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WEST (AP) The Federal Emergency Management Agency is refusing to provide money to help rebuild West, where a deadly fertilizer plant explosion leveled numerous homes and a school, and killed 15 people.

According to a letter obtained by The Associated Press, FEMA said it reviewed the state's appeal to help West but decided that the explosion is not of the severity and magnitude that warrants a major disaster declaration. FEMA has, however, provided emergency funds to individual residents.

I m very disappointed, said Mayor Tommy Muska. I guess we re third page news now. I d like to know what their definition of a 'major disaster' really is.

Muska said the rural community of 2,800 people needed the money to repair roads, the damaged sewer system and a school. He said the estimated cost of those repairs is $57 million, including $40 million to rebuild a school that was destroyed when the West Fertilizer Co. blew up in April.

We don't have the money to go out and borrow the money. We don't have the means to pay that note back, Muska said. There's got to be some public assistance.

FEMA already has provided millions of dollars in aid to the town of West and its residents, but the decision prevents them from getting some of the widespread assistance typically available to victims of tornadoes, hurricanes and other natural disasters.

The decision likely means less money to pay for public repairs to roads, sewer lines, pipes and a school that was destroyed.

FEMA did not immediately return a call seeking comment. FEMA's letter, dated June 10, is addressed to Texas Gov. Rick Perry and signed by FEMA Administrator Craig Fugate.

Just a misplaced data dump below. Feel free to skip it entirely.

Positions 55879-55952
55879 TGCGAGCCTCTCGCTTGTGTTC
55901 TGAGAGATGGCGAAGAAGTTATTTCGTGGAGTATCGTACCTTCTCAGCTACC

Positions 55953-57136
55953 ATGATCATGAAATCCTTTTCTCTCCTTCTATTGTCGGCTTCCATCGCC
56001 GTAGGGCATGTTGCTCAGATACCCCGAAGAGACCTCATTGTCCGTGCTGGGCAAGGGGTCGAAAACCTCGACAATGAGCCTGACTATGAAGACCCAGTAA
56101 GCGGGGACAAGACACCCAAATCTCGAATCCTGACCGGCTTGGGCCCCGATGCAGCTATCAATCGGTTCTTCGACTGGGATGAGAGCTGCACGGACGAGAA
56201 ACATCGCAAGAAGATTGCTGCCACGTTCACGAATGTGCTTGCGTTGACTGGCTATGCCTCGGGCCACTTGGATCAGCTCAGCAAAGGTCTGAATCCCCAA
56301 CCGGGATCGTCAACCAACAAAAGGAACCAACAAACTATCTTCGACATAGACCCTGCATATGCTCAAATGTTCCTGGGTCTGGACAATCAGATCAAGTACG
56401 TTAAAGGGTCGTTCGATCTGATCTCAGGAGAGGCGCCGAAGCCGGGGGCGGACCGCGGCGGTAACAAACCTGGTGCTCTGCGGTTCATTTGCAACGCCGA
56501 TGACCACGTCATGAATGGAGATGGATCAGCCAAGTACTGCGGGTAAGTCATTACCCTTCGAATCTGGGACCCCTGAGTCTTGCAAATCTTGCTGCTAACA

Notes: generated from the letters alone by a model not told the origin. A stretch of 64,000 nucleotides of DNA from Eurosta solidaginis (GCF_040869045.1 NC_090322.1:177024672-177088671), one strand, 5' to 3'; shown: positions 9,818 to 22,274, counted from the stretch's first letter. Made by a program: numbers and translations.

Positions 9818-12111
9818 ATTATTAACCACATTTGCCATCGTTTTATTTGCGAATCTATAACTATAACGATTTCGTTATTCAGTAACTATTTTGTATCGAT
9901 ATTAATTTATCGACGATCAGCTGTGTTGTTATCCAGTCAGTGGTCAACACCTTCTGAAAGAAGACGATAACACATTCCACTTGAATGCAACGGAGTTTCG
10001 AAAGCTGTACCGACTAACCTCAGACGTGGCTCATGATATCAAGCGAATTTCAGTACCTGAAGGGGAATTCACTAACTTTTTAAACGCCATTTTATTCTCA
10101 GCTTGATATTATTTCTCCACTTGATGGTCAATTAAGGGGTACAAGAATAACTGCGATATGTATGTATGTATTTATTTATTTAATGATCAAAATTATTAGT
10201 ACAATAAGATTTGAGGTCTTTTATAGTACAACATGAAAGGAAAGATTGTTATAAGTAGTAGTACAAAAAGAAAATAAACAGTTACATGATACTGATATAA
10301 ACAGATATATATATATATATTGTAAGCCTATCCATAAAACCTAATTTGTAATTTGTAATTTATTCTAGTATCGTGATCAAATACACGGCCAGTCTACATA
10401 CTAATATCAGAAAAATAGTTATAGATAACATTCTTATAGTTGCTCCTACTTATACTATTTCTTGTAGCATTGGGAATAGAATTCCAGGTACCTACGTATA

Gov. Perry's office issued the below statement after the decision:

The day of the West memorial service, President Obama stood in front of a grieving community and told them they would not be forgotten. He said his administration would stand with them, ready to help. We anticipate the president will hold true to his word and help us work with FEMA to ensure much-needed assistance reaches the community of West.

Last week, FEMA reported the agency, along with the state and Small Business Administration, approved $6.5 million in grants and loans since the exposion.

The disaster-assistance money has gone to eligible individuals and families in McLennan County. FEMA also says the 764 applicants who've registered so far will be receiving follow-up phone calls to help identify any pending needs.

The West Fertilizer Co. blew up after the plant caught fire. The cause of the fire remains unclear and a criminal investigation is still open but investigators say the heat of the fire destabilized tons of a potentially explosive fertilizer stored at the plant, leading to the massive blast that leveled chunks of the town. The incident highlighted how loosely regulated some chemicals are, including the ammonium nitrate that blew up, and has some critics saying the government needs to tighten its oversight of such plants.

The blast emitted a wave of energy so strong it registered as a small earthquake, knocked down people blocks away, blew out windows, left a massive 93-foot crater and curved walls of homes and buildings.

Marty Crawford, superintendent of West schools, said officials had requested the FEMA aid to help pay for structural damage. An intermediate school near the plant was destroyed, as were parts of the high school and middle school. The district expects to get tens of millions of dollars in insurance money to help pay for the repairs, but needs the FEMA funds to get the job done, he said.

Crawford believes the state could continue to push FEMA to reverse its decision, though it appears the chance of getting federal assistance is low.

Now we're not out of appeals, but in baseball terms, we're probably facing a two-strike count and fouling a bunch of pitches off, Crawford said in a phone interview. As long as you've got another strike to fight with, we can hold onto hope.

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